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The best beaches in Los Angeles

Check out the city's best beaches, from family-friendly shores to a surfer's paradise

Photograph: Kevin Dinkel/Flickr
El Matador State Beach.

With 80-degree days year-round, Angelenos can enjoy the great outdoors from January to December with LA's best hikes (scenic views included) and even hikes with waterfalls to boot. And with miles of pictureque coastline from Malibu to the South Bay, the best beaches in LA are aplenty for outdoor enthusiasts, surfers, families, sun worshippers and beach bunnies. From Venice and Santa Monica to Manhattan Beach and Playa Vista, here are the top spots to sunbathe, surf and play.

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The best beaches in LA

El Matador State Beach

Small, beautiful and dominated by rocky outcrops, El Matador looks not unlike a European beach. Six miles north of Malibu and 25 miles from Santa Monica, it's past just past Leo Carrillo Beach, accessible via a steep gravelly path. Wear shoes and don't bring too much gear. There are no lifeguards or other facilities, so you should be able to find some privacy on the beach; spread your towel in the cupped hands of the rocks—watch out for high tide. Arriving early or staying late should reward you with a memorable dawn of sunset. El Matador and nearby El Pescador and La Piedra beaches collectively form the Rober H Meyer Memorial Beaches.
• Good for: nature lovers, dates
• Facilities: portapotty
• Parking: $8 parking lot and free along PCH

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El Porto Beach

Critics' pick

The view of the Chevron refinery and the occasional plane coming in and out of the nearby LAX may not make this South Bay beach the prettiest of beaches, but consistent waves make this a favorite for surfers of various levels who make the trip from all parts of SoCal. Scope out a spot along the wide stretch of surf with various breaks marked by jetties on either side. Newbies love the sandy beach break (just mind your etiquette and watch out for the occasional flying board), while winter wave hunters can brave overhead waves. Remember to bring those quarters for the coin-metered parking lot—enter from 45th Street—with a five-hour limit. Early birds get the worm (and less crowded waves) with free parking before 10am. Those that prefer to stay on land can make use of the bike path and volleyball courts.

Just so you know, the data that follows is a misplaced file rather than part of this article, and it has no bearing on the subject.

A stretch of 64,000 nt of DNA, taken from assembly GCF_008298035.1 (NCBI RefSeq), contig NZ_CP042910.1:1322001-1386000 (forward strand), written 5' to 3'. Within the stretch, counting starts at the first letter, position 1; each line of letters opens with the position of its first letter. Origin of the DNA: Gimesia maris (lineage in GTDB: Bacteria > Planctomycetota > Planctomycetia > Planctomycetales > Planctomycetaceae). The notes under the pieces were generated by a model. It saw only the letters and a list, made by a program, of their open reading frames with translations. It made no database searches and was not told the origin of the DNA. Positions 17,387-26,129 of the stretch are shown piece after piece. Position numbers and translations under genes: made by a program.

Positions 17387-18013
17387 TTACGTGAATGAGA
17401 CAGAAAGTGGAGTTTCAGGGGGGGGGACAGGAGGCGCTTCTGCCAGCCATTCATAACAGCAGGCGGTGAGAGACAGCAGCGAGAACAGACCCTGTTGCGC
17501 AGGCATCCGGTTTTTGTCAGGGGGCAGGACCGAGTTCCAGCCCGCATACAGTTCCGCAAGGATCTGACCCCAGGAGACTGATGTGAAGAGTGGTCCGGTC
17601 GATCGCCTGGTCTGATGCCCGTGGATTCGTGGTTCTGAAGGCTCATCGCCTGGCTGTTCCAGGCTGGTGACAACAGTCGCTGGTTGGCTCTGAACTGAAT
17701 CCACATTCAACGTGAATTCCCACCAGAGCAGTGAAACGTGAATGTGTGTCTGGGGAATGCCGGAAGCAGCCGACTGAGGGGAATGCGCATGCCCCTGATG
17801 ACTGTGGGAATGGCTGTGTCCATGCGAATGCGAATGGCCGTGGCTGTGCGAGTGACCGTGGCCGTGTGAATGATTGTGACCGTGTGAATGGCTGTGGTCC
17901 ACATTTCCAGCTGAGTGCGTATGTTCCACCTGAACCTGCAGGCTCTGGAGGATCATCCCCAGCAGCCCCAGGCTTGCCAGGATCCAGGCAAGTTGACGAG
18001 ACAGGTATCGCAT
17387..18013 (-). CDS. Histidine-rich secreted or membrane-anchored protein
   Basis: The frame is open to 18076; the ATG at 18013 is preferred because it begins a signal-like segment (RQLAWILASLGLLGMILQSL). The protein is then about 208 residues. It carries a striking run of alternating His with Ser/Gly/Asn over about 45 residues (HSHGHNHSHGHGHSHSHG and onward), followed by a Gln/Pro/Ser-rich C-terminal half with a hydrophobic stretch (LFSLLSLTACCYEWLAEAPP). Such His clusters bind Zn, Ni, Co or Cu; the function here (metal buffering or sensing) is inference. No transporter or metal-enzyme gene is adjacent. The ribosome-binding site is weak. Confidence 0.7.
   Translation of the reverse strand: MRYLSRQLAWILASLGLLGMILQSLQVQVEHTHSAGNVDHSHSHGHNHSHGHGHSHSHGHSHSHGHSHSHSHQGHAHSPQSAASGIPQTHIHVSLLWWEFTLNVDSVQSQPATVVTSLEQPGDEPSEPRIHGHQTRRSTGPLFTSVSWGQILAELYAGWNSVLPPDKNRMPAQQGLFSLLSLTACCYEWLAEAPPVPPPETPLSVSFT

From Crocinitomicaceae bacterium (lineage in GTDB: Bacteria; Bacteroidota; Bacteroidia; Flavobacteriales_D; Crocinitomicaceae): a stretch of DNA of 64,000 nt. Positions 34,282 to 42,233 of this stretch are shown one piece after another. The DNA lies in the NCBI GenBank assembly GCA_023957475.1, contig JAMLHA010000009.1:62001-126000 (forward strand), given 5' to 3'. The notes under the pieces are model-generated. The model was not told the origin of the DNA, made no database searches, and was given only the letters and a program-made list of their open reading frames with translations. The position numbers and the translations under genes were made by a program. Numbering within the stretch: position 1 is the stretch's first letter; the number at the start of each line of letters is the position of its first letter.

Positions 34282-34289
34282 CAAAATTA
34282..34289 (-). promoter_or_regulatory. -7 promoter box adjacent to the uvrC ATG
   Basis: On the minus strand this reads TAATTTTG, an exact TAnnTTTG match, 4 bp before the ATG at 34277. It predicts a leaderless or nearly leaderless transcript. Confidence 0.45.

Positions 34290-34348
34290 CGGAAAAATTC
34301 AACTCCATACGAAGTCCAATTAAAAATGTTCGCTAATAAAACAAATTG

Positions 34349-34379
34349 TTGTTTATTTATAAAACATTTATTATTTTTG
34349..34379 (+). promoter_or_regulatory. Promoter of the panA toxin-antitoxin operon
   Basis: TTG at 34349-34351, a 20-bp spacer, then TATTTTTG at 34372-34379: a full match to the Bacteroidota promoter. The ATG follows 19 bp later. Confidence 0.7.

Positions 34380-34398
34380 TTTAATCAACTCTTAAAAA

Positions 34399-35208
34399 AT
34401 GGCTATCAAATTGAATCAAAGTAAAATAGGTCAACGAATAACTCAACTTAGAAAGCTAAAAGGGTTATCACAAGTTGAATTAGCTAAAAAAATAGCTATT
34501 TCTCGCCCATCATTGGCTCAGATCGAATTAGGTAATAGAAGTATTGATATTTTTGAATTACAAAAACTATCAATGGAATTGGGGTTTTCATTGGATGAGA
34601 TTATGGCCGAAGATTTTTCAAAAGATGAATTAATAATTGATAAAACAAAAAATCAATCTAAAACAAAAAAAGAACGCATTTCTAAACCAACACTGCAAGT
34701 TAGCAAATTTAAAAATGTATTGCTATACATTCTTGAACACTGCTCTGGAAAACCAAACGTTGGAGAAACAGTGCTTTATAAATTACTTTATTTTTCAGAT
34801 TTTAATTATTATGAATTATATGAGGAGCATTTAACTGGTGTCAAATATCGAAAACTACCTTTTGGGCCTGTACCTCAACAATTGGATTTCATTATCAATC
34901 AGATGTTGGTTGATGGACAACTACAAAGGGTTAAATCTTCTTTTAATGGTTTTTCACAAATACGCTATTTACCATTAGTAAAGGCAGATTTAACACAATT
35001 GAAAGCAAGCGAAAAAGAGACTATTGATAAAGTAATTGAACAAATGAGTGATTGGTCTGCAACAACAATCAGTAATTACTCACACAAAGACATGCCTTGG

• Good for: surfers
• Facilities: restrooms, showers, bike path, concession stand, lifeguards
• Parking: $1 per hour metered parking

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Manhattan Beach

Leo Carrillo State Park

Leo Carrillo State Beach has the best of both worlds—a well-equipped stretch of sand plus seclusion and scenic beauty. Stretching one and a half miles across the north tip of Malibu, you'll find enough quite from the riff-raff of Santa Monica beach warriors and crowds of Surfrider. Longboarders can paddle out for mellow waves—it gets no more than chest-high at this point break—while nature lovers can explore tide pools on the rock-dotted coastline and a nearby trail. Groups can make use of the onsite camping grounds, picnic area, RV lot and token-operated showers. And don't forget Fido: This is one of the rare beaches where dogs (leashed) are allowed to roam.